For many applications, the electrical resistance of wires can be annoying, as it zaps away energy and heats the wire, potentially damaging it. A superconducting wire would not experience these problems though, as superconductors transmit electricity with no resistance, but materials only superconductor under special conditions. As the applications we may wish to use superconductors in do not produce those conditions, researchers at Oak Ridge National Laboratory decided to experiment with defects, to see if they can tune the materials.
To make a material into a superconductor, it is necessary to cool it past a critical temperature, which can be quite cold, even for high-temperature superconductors. Luckily many applications, such as large-scale motors and generators, can operate at such low temperatures. Another requirement that may be harder to satisfy though concerns the magnetic field the superconductor may be exposed to. Generally magnetism will disrupt and destroy a superconducting state, if the field is strong enough. By carefully tweaking the non-superconducting defects added to superconducting wires, the ORNL researchers were able to achieve a record performance under conditions some applications are designed to operate at; 65 Kelvin and 3 Tesla.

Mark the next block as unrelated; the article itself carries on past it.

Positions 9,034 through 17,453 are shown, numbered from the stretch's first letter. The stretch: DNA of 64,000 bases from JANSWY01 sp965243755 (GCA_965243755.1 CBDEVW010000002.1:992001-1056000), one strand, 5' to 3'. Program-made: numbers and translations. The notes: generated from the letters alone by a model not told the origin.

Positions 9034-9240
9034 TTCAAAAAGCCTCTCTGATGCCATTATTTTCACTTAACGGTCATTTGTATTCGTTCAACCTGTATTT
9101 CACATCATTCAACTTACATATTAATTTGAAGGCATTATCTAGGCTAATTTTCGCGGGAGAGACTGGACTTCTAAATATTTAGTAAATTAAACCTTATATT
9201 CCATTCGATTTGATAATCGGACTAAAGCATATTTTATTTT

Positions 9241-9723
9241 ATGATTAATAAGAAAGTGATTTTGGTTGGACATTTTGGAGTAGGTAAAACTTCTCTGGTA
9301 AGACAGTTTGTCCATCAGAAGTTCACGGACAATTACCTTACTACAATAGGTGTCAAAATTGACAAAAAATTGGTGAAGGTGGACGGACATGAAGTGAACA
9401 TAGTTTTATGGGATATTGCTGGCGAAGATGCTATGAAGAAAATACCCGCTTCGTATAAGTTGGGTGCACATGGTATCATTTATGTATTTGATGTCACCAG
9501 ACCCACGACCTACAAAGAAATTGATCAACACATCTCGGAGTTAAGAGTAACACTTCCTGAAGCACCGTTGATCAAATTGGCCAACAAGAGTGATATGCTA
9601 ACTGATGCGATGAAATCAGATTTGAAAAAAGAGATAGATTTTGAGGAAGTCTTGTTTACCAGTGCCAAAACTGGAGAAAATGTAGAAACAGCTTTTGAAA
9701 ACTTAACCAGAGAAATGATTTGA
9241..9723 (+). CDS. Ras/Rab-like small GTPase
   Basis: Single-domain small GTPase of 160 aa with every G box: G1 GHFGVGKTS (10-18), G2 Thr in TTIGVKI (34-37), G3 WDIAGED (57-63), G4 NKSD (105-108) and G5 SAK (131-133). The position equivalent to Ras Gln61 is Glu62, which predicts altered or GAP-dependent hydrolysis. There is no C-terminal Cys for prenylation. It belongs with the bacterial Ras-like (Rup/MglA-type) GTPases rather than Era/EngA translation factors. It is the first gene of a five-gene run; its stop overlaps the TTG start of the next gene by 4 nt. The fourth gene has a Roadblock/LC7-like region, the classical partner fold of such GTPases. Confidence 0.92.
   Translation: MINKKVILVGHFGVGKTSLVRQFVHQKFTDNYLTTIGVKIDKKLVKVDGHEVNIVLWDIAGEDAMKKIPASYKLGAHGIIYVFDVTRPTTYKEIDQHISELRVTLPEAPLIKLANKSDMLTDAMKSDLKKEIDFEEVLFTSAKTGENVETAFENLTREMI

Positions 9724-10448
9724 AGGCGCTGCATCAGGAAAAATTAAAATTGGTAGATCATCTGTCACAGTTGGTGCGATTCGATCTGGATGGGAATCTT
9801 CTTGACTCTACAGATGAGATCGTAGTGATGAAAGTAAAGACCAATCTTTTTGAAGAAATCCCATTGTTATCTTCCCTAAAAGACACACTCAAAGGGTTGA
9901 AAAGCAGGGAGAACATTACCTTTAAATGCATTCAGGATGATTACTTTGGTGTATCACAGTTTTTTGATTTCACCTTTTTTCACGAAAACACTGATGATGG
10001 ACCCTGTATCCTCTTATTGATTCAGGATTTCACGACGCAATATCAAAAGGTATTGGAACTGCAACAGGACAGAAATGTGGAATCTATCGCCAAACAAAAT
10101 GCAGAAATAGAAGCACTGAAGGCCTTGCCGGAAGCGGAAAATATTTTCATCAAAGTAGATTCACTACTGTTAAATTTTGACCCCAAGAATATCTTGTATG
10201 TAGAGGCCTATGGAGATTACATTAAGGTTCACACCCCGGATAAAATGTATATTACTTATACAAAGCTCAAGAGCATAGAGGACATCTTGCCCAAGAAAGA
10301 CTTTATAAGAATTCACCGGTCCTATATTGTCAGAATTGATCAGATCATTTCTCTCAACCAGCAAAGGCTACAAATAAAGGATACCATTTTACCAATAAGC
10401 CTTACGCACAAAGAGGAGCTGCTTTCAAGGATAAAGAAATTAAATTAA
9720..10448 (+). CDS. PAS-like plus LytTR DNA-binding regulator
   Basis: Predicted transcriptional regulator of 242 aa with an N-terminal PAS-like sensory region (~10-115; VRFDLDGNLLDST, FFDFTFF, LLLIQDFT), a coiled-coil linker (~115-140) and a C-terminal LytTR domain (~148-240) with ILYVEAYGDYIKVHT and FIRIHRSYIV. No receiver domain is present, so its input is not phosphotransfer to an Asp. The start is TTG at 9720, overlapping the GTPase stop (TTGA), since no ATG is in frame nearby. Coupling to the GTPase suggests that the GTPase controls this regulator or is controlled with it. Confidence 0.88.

To create and manipulate the defects, the researchers used a self-assembly process to affect the superconductors microstructure as it grew. Fortunately this process does not add much to production costs, so hopefully we will see industries attempting to apply superconductors to more existing and future technologies before long.
Source: Oak Ridge National Laboratory